As technology prices drop — while at the same time these systems are offering more advanced analytics — colleges have much more information about how students are using them and interacting with the college, Royal said.
“Our focus is on a continuous improvement cycle and integrated process improvement,” she said. “It’s no longer business as usual. That’s a common theme we’ve been hearing across community colleges.”
“The power of the future,” Royal said, is “putting analytics in the hand of the students.” That means students taking an online cours — at any institution — will be able to see how well they’re doing compared with other students who log in with the same frequency, and if they’re falling behind, they will be urged to access the tutoring center or see a counselor.
“That level of personalization is going to be incredible,” she said.
This kind of technology also presents more opportunities for collaboration, which is especially important for small community colleges in a climate of reduced funding, Royal suggested.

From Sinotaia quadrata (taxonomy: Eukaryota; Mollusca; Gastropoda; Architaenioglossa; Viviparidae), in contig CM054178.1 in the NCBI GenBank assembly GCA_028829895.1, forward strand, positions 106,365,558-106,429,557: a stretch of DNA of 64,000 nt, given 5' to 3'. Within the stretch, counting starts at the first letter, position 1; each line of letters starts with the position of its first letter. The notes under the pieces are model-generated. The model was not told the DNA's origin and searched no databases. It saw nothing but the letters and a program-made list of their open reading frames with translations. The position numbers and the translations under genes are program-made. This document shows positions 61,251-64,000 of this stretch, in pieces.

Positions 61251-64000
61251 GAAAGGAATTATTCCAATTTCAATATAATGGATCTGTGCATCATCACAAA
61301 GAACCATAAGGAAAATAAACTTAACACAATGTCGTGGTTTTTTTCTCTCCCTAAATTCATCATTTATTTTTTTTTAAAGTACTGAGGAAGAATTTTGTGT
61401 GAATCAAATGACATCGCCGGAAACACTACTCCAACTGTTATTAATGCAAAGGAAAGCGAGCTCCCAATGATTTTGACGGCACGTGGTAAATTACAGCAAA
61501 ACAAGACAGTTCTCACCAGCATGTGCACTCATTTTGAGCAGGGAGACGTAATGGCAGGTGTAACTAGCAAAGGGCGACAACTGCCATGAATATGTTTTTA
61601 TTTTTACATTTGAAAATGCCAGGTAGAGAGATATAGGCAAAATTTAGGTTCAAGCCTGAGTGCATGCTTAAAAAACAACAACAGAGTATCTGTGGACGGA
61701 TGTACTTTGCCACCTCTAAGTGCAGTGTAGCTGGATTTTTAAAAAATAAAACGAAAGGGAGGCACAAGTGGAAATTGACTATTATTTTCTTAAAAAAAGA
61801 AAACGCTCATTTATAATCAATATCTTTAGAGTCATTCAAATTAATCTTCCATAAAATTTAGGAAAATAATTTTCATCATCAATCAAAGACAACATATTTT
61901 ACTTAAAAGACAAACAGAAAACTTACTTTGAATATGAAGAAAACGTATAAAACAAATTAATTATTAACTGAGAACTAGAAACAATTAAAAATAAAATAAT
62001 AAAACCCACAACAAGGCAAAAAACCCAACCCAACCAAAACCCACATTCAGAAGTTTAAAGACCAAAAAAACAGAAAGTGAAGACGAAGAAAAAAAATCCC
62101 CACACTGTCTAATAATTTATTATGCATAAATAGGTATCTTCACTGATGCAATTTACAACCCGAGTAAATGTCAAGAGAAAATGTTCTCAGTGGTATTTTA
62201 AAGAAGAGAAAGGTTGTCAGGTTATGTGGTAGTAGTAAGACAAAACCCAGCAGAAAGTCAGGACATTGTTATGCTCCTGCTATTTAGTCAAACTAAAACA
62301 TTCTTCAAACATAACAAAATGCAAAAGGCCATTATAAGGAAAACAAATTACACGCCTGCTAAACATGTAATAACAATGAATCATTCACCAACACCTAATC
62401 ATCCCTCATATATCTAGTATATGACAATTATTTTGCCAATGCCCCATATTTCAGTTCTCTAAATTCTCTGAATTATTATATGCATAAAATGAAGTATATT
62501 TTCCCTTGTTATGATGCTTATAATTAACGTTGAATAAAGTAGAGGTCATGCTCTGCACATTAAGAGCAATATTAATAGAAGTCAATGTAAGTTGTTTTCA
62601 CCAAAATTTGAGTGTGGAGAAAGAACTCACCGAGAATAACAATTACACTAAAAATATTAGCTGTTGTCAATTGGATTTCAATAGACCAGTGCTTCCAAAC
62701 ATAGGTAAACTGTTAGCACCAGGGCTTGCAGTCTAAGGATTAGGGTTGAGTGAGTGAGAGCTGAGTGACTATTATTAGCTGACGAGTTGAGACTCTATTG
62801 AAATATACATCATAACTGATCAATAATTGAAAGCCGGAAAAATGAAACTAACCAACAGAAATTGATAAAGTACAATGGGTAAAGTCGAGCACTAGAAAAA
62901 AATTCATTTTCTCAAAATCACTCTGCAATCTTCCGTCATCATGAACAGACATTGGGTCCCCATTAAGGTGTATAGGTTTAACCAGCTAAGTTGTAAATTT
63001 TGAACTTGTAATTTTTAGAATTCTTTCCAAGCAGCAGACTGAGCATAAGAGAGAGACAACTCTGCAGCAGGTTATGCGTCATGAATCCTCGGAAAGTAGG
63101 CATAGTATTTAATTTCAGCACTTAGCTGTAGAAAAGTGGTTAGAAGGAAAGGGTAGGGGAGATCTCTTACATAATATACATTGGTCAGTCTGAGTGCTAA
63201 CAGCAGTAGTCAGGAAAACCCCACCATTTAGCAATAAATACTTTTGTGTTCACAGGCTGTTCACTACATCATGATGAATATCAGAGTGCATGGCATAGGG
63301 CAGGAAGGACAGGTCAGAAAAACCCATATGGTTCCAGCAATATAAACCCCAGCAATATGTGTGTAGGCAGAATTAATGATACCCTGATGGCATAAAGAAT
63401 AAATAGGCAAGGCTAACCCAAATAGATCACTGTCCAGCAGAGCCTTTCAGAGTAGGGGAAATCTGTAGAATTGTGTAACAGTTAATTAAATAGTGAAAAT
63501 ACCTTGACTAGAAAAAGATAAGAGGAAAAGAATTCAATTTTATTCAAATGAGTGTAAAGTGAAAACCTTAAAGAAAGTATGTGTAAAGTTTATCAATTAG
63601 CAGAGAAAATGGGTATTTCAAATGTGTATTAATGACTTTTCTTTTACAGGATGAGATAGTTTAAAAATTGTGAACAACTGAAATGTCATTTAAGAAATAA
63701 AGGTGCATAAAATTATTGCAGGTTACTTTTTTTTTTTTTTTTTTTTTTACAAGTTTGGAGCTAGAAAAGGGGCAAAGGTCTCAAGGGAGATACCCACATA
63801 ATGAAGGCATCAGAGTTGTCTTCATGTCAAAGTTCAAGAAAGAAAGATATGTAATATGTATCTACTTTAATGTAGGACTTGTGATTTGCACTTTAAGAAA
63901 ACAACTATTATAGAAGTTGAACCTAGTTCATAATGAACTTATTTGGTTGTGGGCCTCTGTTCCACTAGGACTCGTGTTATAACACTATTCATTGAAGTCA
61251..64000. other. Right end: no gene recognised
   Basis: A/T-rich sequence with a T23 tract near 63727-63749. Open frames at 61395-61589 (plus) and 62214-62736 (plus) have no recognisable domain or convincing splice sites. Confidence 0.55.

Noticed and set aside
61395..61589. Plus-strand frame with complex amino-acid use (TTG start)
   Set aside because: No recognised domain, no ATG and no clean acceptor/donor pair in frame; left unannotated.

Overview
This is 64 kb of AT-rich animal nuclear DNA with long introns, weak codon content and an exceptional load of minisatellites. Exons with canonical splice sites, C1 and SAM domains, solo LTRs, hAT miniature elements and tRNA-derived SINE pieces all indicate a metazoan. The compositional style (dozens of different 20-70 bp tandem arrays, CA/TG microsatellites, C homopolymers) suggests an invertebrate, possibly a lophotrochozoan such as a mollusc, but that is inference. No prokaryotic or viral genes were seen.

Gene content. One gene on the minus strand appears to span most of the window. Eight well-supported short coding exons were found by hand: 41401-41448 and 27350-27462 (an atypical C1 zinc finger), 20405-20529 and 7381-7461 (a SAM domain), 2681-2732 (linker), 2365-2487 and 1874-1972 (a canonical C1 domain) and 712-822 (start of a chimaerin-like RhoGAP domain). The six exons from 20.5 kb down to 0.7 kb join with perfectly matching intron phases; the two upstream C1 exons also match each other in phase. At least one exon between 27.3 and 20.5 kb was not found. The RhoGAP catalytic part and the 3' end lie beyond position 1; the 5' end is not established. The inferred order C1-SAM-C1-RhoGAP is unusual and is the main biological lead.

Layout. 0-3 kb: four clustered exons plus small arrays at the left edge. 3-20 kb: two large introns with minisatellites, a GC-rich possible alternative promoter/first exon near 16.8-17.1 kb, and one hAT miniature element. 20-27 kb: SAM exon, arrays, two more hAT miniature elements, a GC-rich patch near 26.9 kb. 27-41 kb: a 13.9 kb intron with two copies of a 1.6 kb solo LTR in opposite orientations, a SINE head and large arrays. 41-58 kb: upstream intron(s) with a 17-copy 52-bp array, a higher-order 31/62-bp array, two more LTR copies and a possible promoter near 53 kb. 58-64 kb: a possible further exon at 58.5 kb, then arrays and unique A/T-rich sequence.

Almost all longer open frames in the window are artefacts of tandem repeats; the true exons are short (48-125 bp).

IHCC, for example, partners with several other institutions in the Minnesota Colleges and Universities state system to offer the Desire2Learn course management program for students taking online courses.
“Be a vocal supporter,” Royal advises community college leaders that want to step up their use of technology. “Having the CEO communicate the message that technology is really important for the institution and for students is critical.”
She urges presidents to connect technology to the college’s mission of facilitating student success.
Technology shouldn’t be seen as a replacement for important face-to-face interactions, Royal said. It could actually lead to more personalized relationships with students. When some of the routine interactions are handled online, “you can focus human resources on situations where you really need it,” such as helping students make decisions about careers and how education can help them, she said.
Copyright ©2014 American Association of Community Colleges